At one point there was a little discomfort, but after a quick dose of local anesthetic, I was back to happy land.
My nurses and both doctors were kind, caring, and made me feel comfortable from start to finish. There was also a sheet up the entire time, blocking my view from any part of the procedure.
I was originally informed that depending on the severity of my veins, the ablation could take up to two hours, but after about thirty minutes, I was told the procedure was complete. The doctor wrapped my leg in gauze and I was able to sit up.
Because the IV medicine was just enough to relax me, I had no problems walking to the next room where I was placed in a recliner, given some water, two Tylenol, and a snack.
After about 10 minutes, I put my clothes back on and was on my way home, but because I was given IV narcotics, I did need a driver. Enter my sweet mama.
Recovery From Radio Frequency Vein Ablation
Heading home, I was in no pain at all. I was tired, but not uncomfortable or nauseous in any way. I spent the remainder of my day with my leg elevated, an ice pack here and there as the local anesthetic wore off, and made sure to ambulate as directed.
The following morning I returned to the Reno Vein Clinic for bandage removal and an ultrasound. I had about eight small incision areas that followed the path of my vein, each closed by a steri-strip.
When I got the green light that all looked well, I was given what can only be described as the tightest, most attractive pair of nude pantyhose I have ever put on.
Ready for a laugh?
Now, I’m not a petite girl by any standards. I’m 5’9” and let’s just say I am on the curvier side. So, there I am, sitting on the edge of the chair in my thong, SWEATING, and panting like I just ran a marathon. It took a full FIVE minutes for me to get those suckers mid way up my calf.
As I tugged and pulled, I couldn’t help but get a laughing spell at my ridiculousness, which made me breathe, and sweat, even harder. At one point my nurse came in to check on me and there I stood, the tan crotch of the compression stockings stuck at about mid thigh.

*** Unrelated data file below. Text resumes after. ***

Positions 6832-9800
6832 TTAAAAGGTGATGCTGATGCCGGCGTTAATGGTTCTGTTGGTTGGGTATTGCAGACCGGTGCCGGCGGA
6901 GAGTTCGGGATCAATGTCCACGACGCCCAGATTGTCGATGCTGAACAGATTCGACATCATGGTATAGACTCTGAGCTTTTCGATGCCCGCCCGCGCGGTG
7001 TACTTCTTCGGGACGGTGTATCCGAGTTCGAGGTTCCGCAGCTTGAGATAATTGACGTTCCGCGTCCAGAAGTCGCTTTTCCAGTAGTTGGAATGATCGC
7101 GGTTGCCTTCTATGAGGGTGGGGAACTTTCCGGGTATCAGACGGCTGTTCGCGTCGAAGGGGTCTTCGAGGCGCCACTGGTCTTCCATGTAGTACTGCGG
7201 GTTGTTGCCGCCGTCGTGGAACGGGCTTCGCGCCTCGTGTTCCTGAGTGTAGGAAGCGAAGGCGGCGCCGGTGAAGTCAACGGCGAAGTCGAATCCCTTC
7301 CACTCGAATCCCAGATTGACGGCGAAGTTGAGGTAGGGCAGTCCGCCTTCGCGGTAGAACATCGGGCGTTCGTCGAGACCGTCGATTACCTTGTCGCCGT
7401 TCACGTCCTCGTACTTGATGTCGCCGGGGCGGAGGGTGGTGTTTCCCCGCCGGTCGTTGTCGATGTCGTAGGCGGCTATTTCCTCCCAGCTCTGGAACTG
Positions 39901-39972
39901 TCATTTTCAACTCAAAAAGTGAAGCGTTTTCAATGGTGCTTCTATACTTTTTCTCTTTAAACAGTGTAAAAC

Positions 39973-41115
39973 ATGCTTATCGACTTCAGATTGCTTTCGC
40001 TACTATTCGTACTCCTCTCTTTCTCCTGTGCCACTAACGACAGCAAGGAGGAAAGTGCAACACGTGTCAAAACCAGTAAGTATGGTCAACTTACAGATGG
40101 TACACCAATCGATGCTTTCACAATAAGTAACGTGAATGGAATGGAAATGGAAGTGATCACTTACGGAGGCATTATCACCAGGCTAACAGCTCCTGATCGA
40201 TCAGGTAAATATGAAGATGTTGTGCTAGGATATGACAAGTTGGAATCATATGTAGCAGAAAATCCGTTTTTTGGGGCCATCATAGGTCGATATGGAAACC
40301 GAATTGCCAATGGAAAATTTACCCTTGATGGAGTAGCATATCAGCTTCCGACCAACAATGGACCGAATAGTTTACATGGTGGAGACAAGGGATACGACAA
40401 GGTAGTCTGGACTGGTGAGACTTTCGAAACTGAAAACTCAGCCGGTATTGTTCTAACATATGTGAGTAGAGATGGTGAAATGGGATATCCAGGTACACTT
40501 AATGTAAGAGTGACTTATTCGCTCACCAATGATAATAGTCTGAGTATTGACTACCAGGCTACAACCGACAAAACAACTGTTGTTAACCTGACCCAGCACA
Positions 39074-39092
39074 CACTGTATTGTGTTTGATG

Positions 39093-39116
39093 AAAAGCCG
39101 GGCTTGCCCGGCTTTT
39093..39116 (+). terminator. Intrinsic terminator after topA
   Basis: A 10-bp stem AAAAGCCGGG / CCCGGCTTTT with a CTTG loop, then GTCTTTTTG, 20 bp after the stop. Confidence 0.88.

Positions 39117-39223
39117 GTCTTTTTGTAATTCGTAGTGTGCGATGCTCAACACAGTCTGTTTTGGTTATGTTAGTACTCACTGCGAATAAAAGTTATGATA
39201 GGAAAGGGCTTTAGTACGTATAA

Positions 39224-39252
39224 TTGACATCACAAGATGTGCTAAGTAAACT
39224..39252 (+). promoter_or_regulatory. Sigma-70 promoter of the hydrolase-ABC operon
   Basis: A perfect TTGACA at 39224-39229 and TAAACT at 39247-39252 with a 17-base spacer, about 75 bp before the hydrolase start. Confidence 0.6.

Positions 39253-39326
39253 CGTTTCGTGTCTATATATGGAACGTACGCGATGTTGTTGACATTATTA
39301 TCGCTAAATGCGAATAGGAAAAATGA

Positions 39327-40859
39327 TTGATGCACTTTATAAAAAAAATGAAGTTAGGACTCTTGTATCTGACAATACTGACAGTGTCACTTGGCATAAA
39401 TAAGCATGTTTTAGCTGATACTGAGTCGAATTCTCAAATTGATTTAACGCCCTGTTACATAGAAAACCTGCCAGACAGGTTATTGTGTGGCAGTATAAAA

“I can’t get them up any higher,” I told her. To which she professionally smiled and told me I could cut the feet out if needed.
It’s not my fault I am so tall and I like chips.
The days after surgery were fairly easy. I took short walks for the first three days, and then extended the time each day after. I had minimal bruising, and in terms of pain, I was the most sore on day five, but the pain was by no means intolerable.
A little ice and some Ibuprofen worked like a charm. I won’t even lie, I was actually hoping for a slightly longer recovery period for a few extra days of Netflix and chilling.
I could immediately tell that the rope-like veins, and marble protrusions were significantly smaller by day two.
My best advice if you are considering radio frequency vein ablation
Make sure you visit a reputable doctor. I was incredibly happy with the Reno Vein Clinic, Dr. Merchant, my nurse Mary Ann, and all of his staff. He is also one of the few vein specialists that is able to perform this procedure in the office.
Ask questions. I am notorious for starting every sentence with “So I know this is a dumb question but…”. Never once did I feel like I was getting anything other than an honest and easy to understand answer.
FOLLOW PRE AND POST OP INSTRUCTIONS! I cannot stress this enough. If you want a good recovery, follow the doctor’s orders. Which means yes, you’re gonna have to wear those atrocious compression leggings for the full two weeks.
Have someone to help you the first few days or make some meals ahead so you can focus on recovery and not being on your feet too much.
Make sure you check with your insurance prior to surgery to see how much of the procedure is covered.
Looking back, I wish I hadn’t waited so long to finally get in and have my veins checked. My doctor informed me that many patients put off being seen because they do not want to pay for something that seems aesthetically unpleasing. When in fact, it may be medically necessary for them in order to prevent complications later on.
I would highly recommend radio frequency vein ablation, along with the Reno Vein Clinic and look forward to sharing my before and after pictures in the coming months!
In the meantime, I’ll just be over here in these oh so sexy compression stockings.
Megan Rix is a former at-risk high school English teacher turned stay at home mama, lifestyle blogger, and entrepreneur. After leaving the classroom to focus on being a mama, she needed a place to document the life of her very strong-willed child and what she realized along the way were all the things in her life that “anchored” her. A love for food, beauty, family, and giving back to others helped shape the blog as it looks today.